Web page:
Have you ever met a basenji? We ask that question at least once in response to curious looks every time we take our quartet out walking. These barkless hounds from the Congo are still fairly uncommon, probably because they are “different.” It’s an attitude thing. Catlike, they have their own agenda and live on their own terms. Ours sit on windowsills, keeping track of the world, oblivious to us for hours, but their aloofness is deceptive.
They don’t do well without compatriots. Canine compatriots. Alone, they become bored, and bored they become destructive. They have a reputation for unstuffing couches, climbing fences (yes, climbing) and other irritating habits. We’ve had ten of the little beasties, always at least two at a time, and have rarely encountered those behaviors. One fence climber, one leather chewer, one dirty laundry thief is the tally for the ten, though toilet paper is fair game for all. Angels, they are not, however, nor are they easily trainable, which I’m sure contributes to their somewhat tarnished reputation. When we took our first group to school, the trainer’s favorite comment was “That’s pretty good for a basenji.” They aren’t dumb; they just aren’t that interested.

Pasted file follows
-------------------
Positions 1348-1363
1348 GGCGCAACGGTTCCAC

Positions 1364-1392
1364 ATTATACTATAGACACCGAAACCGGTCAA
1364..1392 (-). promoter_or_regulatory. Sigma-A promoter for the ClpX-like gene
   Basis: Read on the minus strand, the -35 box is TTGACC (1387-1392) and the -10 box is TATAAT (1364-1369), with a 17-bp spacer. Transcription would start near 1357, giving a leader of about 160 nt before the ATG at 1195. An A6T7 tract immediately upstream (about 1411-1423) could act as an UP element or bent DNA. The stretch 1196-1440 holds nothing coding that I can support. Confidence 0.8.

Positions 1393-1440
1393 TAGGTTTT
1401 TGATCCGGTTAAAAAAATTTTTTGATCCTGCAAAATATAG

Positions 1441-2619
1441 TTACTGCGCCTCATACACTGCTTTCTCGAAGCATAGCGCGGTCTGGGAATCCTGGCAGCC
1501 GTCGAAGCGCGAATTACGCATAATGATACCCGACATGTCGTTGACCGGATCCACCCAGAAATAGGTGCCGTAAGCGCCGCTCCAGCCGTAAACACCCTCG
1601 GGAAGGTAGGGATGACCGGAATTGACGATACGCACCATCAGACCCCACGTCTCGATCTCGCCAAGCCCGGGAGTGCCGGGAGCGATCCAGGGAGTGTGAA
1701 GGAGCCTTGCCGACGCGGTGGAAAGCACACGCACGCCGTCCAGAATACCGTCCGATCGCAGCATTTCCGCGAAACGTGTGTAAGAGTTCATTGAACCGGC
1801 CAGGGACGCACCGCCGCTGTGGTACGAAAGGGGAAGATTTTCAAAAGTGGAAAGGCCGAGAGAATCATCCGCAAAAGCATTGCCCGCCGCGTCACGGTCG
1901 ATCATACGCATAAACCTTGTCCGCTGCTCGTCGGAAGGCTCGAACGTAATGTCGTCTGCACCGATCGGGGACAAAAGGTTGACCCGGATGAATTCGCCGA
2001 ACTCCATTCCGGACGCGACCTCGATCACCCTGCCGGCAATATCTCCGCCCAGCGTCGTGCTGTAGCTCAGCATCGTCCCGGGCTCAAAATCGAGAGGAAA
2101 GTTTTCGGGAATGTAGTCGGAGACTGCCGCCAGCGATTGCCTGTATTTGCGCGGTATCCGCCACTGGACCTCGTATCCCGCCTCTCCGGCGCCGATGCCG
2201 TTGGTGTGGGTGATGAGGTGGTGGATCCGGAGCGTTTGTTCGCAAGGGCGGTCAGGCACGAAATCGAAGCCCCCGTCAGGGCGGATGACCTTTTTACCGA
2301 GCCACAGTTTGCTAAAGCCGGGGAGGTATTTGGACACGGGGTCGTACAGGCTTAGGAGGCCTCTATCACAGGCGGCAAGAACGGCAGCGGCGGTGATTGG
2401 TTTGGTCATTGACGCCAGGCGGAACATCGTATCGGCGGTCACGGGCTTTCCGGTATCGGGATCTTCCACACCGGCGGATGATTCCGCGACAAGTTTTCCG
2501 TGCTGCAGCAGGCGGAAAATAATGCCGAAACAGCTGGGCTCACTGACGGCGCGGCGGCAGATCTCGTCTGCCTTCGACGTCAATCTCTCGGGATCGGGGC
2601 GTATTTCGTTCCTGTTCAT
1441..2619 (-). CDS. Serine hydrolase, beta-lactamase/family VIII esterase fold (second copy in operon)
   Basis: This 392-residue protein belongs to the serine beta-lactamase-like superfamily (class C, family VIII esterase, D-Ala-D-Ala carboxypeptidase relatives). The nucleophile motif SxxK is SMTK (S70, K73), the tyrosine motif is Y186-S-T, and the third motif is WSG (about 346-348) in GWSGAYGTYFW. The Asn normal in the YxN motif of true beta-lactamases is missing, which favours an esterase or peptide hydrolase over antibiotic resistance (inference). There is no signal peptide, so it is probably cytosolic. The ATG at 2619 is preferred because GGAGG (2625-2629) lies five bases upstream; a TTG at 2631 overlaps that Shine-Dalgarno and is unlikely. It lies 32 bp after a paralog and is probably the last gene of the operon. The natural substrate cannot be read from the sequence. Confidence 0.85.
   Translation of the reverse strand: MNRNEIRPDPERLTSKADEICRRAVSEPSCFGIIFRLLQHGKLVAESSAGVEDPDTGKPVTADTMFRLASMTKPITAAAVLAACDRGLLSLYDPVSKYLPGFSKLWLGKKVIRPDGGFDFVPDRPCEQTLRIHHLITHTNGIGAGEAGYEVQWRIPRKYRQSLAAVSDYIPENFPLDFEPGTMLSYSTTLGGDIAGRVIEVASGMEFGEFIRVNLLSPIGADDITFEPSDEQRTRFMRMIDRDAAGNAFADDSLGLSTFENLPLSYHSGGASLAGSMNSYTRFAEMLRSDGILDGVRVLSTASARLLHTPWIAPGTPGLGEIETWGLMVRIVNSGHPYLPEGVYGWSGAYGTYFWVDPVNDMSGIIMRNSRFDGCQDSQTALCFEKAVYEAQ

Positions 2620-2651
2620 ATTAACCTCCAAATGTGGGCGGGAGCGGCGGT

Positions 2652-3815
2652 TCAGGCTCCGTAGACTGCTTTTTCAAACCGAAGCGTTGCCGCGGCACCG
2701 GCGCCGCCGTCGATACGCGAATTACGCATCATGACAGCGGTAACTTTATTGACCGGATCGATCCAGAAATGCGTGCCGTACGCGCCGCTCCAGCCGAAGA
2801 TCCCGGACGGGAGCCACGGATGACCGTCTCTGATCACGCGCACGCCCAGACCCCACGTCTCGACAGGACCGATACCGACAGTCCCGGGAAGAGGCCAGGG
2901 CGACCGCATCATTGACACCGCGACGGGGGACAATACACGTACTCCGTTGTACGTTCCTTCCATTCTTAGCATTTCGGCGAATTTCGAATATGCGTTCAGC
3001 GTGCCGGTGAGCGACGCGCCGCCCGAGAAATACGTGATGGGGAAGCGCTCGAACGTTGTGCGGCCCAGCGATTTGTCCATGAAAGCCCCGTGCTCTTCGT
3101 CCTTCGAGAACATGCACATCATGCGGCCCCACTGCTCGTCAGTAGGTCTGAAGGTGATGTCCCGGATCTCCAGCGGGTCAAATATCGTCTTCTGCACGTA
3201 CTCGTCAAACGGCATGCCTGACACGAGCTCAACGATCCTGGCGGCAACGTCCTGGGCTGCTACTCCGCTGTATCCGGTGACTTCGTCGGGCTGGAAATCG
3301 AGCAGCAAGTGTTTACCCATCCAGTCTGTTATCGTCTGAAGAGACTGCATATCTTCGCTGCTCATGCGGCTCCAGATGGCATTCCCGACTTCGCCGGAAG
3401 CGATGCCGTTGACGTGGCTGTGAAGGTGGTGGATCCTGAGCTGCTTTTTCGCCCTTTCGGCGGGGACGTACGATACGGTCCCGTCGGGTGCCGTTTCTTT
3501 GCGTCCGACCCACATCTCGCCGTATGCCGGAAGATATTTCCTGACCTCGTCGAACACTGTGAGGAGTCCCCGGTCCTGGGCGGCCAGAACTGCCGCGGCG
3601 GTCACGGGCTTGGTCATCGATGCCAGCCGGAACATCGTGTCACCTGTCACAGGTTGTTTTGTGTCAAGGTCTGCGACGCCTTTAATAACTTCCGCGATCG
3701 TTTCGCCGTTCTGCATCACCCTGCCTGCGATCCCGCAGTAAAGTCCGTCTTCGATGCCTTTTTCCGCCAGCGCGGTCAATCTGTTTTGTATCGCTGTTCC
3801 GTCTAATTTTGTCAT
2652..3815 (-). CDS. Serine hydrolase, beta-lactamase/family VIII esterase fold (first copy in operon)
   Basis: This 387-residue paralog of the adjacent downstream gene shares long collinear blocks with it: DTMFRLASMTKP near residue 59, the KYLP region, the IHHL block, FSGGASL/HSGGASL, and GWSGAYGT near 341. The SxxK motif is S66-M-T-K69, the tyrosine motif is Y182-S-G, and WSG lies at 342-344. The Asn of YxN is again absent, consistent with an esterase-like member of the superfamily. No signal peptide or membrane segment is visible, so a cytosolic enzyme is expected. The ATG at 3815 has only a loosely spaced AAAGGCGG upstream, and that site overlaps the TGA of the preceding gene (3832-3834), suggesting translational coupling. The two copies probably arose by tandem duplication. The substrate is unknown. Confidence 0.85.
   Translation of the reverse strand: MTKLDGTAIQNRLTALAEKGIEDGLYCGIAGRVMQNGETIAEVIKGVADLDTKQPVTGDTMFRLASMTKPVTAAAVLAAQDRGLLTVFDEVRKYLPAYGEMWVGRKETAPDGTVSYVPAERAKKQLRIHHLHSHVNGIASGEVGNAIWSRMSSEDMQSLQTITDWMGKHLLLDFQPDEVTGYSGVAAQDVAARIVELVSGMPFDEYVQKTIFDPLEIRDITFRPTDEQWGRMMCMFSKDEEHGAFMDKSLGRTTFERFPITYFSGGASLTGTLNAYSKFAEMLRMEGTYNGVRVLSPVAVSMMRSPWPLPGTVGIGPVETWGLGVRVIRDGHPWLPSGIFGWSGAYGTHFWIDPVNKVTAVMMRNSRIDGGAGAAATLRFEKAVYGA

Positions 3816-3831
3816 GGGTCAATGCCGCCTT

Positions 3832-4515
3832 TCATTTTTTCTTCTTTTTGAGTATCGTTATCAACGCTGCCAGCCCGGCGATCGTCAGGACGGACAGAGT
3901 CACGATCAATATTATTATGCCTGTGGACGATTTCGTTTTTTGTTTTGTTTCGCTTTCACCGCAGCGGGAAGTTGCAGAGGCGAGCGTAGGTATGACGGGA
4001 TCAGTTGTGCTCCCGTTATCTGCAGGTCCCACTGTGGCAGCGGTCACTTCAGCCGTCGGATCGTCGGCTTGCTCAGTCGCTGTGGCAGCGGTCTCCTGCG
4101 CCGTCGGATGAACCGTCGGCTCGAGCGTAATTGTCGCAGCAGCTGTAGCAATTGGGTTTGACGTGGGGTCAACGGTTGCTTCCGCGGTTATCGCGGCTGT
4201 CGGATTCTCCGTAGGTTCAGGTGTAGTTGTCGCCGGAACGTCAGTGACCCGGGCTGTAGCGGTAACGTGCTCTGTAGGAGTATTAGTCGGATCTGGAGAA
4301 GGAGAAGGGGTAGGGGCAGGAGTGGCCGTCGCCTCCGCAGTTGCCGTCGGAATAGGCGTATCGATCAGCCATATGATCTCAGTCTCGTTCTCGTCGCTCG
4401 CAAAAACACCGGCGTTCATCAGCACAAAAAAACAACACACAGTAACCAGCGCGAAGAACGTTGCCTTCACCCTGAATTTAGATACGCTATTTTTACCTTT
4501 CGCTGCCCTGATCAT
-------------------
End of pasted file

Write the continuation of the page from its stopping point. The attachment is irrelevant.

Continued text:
They aren’t bad. Just misunderstood. We are addicted to them and have been a home for our breeder/friends retiring dogs, plus a couple of rescues, for twenty years now. Yell at them and you’ll get nowhere; praise them, and they melt. They climb into bed with us, sit on our laps, and at least one of them is in the same room with us wherever we are.
Last but not least, they yodel. Barkless, they are; mute they are not. They talk, growl, howl, and if you’re lucky, yodel. You can listen to this uniquely basenji song at http://www.youtube.com/watch?v=kxaU9d1THv0. But you have to be lucky. In twenty years, Dex is our first true yodeler. We’ve surprised a yodel out of one or two, but none like Dex, who celebrates with song when we discover a pack-mate who’s managed to shut herself in the storeroom or garage. And there’s nothing, but nothing, like being greeted with a howling song of joy when you arrive home after a long day.
Below is Dex and his girls. I’ll be introducing the others as we go along.
By Judith Kirscht
This post first appeared in Patricia Bloom’s My Magic Dog blog.